Universal Faces Second Animal-Film Bomb in Weeks with ‘Dolittle’

(Bloomberg) -- Computer-generated creatures continue to torment Comcast Corp.’s Universal Pictures.

“Dolittle,” a $175 million film based on the 1920s book series about a physician who can talk to animals, is expected to flop in its opening weekend. It’s the second Universal film in weeks with CGI animals that’s been greeted with scathing reviews and weak sales prospects: The lambasted “Cats” bombed in December.

Universal Faces Second Animal-Film Bomb in Weeks with ‘Dolittle’

“You need good reviews for family films,” said Jeff Bock, an analyst at Exhibitor Relations. “These aren’t even mediocre.”

Only 17% of reviews for “Dolittle” tracked by Rotten Tomatoes have been positive. That’s slightly worse than the 20% approval rating for “Cats,” which was slammed for its creepy-looking characters and nonsensical story. “Cats” reportedly lost at least $70 million.

As with “Cats,” reviewers didn’t hold back on “Dolittle.”

“‘Dolittle’ is a not a film,” said Scott Tobias, a critic for NPR. “‘Dolittle’ is a crime scene in need of forensic analysis. Something happened here. Something terrible. Something inexplicable.”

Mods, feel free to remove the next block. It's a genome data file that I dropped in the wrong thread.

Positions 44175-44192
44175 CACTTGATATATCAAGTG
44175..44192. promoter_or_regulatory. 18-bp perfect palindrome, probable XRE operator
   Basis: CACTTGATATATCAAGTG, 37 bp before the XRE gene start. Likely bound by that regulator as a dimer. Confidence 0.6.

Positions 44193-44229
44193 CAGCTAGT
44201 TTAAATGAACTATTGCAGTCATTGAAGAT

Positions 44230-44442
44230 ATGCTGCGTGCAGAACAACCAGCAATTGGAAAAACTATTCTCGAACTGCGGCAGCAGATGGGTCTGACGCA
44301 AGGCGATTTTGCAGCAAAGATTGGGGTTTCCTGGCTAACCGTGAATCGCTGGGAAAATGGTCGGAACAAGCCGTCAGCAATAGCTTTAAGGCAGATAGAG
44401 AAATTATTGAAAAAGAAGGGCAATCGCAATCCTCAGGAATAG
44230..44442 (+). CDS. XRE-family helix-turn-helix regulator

The film follows Dr. John Dolittle, played by Robert Downey Jr., a Victorian-era doctor and veterinarian who lives in a manor with high walls and only talks to an emu, monkey and other animals. He’s called on to help the queen, who has become ill, and must travel to an island to find a cure.

“Dolittle” may only generate $16.9 million in ticket sales its opening weekend, putting it in third place behind “Bad Boys for Life” and “1917,” according to Box Office Pro estimates. A silver lining for Universal: “1917” has been a hit, won best drama at the Golden Globes and will compete for best picture at the Oscars on Feb. 9.

The dim outlook for “Dolittle” comes despite the star power of Downey, who helped turn Walt Disney Co.’s “Avengers: Endgame” into the highest-grossing movie of all time last year. “Dolittle” was directed by Stephen Gaghan, an Oscar winner in 2001 for the “Traffic” screenplay.

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